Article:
Design Aesthetics Influenced by Others
I moved eighteen times before I graduated from high school. My parents weren’t in the military or anything like that. I still don’t know why we moved so often. My parents could have been restless, mentally-ill, running away, upgrading a home, downsizing, or could have had any other number of motives. They were never able to explain why we were leaving or where we were going next.
For better or worse, I’ve carried their legacy on as an adult. I’ve moved more times than I can count at this point. Life is chaotic and unpredictable. I question my motives for drifting around, and I’m still not quite sure what they are. My life may not have much control in some regards, but something I’ve learned from moving so often and meeting people along the way is that there are things we can control. We build a home for ourselves, however temporary, wherever we go. We pick the items we put on our shelves, the chairs we sit on, the things we keep in boxes on the highest shelf that we’ll never look at but can’t bring ourselves to throw away. Over time, those items begin to project who we are to those we invite into our home. That has become design to me. The napkins I set out on the table, the books that line my bookshelf, the rug under the coffee table, the knick-knack that rests on the bedside table that I see every morning when I wake up, all have become my design aesthetic over time. My home’s location may change, but it feels the same to me wherever I land next.
There’s a vape shop in Seattle, Washington’s Capitol Hill neighborhood that used to be a breakfast restaurant called Arabica. The owner is a Venezuelan man with a French background who worked as a photographer and artist before moving to Seattle to open his restaurant. He had lived all over the place, most recently Miami with his now deceased partner. I convinced him to give me a job one summer even though I’d never worked in the restaurant industry. I’d most recently worked at a bank for five years, and had essentially no transferable skills. The restaurant was unlike anything I’d seen up to that point. The furniture was an eclectic mix of mid century, vintage, sculptural, and handmade tables. The floors were ancient wood planks with a little space between some of them where crumbs fell down into the basement. The walls were mostly windows and over twenty feet high. The owner had a variety of art up on the walls, some of it his own and some of it created by local artists. He liked to call it a gallery space as well. He invited me to a dinner one night at the restaurant. The giant communal table was covered in a mismatch of brass candlesticks linked together by melted wax. People huddled around the meal talking to each other. It felt like we were in someone’s home sharing a meal made with love.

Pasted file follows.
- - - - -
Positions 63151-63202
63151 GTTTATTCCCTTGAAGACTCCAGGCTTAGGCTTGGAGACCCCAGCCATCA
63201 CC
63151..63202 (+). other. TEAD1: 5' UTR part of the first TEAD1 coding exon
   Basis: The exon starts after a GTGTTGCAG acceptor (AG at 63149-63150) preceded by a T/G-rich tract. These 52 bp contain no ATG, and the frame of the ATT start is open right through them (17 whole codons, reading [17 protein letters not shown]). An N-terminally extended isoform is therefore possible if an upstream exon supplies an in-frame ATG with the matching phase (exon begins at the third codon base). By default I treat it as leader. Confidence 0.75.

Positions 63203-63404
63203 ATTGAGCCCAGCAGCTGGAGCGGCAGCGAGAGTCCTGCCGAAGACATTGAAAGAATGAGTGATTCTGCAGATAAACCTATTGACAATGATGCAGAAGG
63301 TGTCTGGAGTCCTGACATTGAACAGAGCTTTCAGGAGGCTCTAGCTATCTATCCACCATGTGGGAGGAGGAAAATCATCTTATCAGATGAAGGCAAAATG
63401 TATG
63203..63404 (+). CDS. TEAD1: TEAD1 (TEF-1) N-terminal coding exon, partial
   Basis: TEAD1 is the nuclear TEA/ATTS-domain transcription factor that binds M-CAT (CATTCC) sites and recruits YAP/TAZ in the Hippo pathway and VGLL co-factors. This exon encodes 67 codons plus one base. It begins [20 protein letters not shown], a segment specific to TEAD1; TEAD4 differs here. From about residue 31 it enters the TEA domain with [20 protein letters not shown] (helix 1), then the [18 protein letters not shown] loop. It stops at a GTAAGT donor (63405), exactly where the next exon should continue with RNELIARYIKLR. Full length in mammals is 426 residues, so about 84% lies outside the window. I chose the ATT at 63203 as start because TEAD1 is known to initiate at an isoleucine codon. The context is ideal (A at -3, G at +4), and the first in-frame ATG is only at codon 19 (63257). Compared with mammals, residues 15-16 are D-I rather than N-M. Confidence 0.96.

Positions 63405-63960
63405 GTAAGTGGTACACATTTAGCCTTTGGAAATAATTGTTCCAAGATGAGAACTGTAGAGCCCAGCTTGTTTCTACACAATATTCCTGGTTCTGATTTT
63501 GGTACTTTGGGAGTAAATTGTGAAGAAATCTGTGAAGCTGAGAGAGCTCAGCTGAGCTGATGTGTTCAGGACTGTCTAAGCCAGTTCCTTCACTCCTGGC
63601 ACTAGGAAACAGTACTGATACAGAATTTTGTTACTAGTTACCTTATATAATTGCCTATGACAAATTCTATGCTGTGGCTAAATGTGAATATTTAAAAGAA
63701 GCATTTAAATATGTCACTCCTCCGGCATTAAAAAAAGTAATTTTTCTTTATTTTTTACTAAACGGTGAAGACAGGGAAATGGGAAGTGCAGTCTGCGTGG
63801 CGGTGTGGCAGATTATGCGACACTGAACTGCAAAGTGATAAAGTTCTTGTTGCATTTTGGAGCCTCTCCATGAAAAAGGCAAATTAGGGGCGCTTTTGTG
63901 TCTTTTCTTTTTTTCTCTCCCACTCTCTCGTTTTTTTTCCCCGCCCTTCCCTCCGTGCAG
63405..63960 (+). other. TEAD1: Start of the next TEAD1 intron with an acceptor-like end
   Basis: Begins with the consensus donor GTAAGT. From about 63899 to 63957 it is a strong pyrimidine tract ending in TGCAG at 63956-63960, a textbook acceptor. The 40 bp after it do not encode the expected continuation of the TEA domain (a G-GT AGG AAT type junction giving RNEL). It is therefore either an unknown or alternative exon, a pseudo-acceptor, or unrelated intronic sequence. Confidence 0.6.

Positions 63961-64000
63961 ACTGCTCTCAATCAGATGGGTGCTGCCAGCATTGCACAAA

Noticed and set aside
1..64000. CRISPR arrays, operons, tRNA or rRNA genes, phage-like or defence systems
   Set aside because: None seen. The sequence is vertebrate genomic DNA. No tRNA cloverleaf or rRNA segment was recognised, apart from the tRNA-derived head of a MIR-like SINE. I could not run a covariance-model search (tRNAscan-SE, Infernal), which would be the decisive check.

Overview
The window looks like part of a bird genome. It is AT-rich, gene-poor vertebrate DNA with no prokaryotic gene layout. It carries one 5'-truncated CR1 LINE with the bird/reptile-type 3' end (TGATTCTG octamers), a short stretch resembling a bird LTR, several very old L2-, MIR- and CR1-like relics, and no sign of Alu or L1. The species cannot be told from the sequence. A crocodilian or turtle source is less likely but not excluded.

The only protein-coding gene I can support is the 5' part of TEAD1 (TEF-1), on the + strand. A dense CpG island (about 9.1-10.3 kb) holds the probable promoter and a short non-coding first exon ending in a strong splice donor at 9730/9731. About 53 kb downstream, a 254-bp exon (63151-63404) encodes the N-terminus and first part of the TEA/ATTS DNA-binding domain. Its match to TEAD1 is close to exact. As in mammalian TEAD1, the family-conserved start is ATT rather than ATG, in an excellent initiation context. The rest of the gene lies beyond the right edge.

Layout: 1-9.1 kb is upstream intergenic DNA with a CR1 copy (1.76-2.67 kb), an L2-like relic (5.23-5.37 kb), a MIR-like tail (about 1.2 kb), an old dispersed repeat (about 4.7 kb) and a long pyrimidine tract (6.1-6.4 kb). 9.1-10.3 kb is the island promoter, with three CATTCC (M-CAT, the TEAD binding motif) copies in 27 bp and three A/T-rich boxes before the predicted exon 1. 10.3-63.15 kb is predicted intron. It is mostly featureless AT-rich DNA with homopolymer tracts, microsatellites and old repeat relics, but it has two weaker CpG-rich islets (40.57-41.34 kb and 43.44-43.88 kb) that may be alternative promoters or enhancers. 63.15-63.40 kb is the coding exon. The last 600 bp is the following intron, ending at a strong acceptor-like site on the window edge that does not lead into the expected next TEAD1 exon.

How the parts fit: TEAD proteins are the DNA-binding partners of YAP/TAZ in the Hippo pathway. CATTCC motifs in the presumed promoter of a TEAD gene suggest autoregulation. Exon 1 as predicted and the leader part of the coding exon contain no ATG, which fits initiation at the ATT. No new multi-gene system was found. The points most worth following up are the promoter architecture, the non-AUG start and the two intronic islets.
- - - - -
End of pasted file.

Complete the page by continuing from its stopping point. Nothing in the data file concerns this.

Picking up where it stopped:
Jojo, the owner, taught me to cook, make coffee, arrange flowers, hang art, clean properly, and host an event. One day, he was trying to teach me how to cook an omelet without overcooking it. It was possibly the hundredth time we’d been standing over the burner together, me tearing apart the omelet with a spatula or burning the bottom. Like some kind of Yoda or sensei, he told me, “as long as you keep cooking with fear and not love, this won’t work.” I rolled my eyes as unnoticeably as I could. “Think about the people that are here for this food. They came here to share this space with us. They brought someone they love here. We are here to show them love through this food and this space.” It sounded like a joke to me, but the more I watched him cook and the more I watched the people that came to the restaurant, the more I realized that he was right. People could feel what he was putting into those meals and that space, and they kept coming back. When he arranged pastries in the case, he placed them in a way that he thought would be the most enjoyable for the person walking in the door. He arranged tables so that conversation could break out with the strangers next to you. In every home I’ve had since that time, there have been brass candle sticks on my table. My kitchen is the kitchen he taught me to have. In more ways than I’ve noticed, my home has become an extension of Jojo and Arabica.